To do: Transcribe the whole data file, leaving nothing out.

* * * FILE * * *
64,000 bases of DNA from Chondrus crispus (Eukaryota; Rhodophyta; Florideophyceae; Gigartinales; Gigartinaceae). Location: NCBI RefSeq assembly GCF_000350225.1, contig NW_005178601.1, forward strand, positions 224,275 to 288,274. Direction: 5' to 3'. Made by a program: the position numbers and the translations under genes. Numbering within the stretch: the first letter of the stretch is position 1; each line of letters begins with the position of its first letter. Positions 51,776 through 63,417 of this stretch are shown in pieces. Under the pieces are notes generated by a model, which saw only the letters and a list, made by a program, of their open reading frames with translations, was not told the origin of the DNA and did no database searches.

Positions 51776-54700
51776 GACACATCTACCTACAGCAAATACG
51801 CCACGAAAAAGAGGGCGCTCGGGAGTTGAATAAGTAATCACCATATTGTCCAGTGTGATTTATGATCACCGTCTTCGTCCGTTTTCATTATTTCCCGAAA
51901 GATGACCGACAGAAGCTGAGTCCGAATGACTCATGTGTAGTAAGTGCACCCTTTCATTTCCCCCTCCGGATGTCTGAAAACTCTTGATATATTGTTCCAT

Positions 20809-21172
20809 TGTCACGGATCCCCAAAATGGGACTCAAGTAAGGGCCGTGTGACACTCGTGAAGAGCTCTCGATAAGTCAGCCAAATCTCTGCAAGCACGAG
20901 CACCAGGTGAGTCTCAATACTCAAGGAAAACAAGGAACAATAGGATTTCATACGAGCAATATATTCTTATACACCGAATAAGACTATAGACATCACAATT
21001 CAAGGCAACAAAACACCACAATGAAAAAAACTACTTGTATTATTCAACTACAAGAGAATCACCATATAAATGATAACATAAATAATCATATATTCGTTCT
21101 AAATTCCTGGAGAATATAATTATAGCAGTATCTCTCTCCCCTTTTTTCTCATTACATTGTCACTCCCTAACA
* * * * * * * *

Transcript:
64,000 bases of DNA from Chondrus crispus (Eukaryota; Rhodophyta; Florideophyceae; Gigartinales; Gigartinaceae). Location: NCBI RefSeq assembly GCF_000350225.1, contig NW_005178601.1, forward strand, positions 224,275 to 288,274. Direction: 5' to 3'. Made by a program: the position numbers and the translations under genes. Numbering within the stretch: the first letter of the stretch is position 1; each line of letters begins with the position of its first letter. Positions 51,776 through 63,417 of this stretch are shown in pieces. Under the pieces are notes generated by a model, which saw only the letters and a list, made by a program, of their open reading frames with translations, was not told the origin of the DNA and did no database searches.

Positions 51776-54700
51776 GACACATCTACCTACAGCAAATACG
51801 CCACGAAAAAGAGGGCGCTCGGGAGTTGAATAAGTAATCACCATATTGTCCAGTGTGATTTATGATCACCGTCTTCGTCCGTTTTCATTATTTCCCGAAA
51901 GATGACCGACAGAAGCTGAGTCCGAATGACTCATGTGTAGTAAGTGCACCCTTTCATTTCCCCCTCCGGATGTCTGAAAACTCTTGATATATTGTTCCAT

Positions 20809-21172
20809 TGTCACGGATCCCCAAAATGGGACTCAAGTAAGGGCCGTGTGACACTCGTGAAGAGCTCTCGATAAGTCAGCCAAATCTCTGCAAGCACGAG
20901 CACCAGGTGAGTCTCAATACTCAAGGAAAACAAGGAACAATAGGATTTCATACGAGCAATATATTCTTATACACCGAATAAGACTATAGACATCACAATT
21001 CAAGGCAACAAAACACCACAATGAAAAAAACTACTTGTATTATTCAACTACAAGAGAATCACCATATAAATGATAACATAAATAATCATATATTCGTTCT
21101 AAATTCCTGGAGAATATAATTATAGCAGTATCTCTCTCCCCTTTTTTCTCATTACATTGTCACTCCCTAACA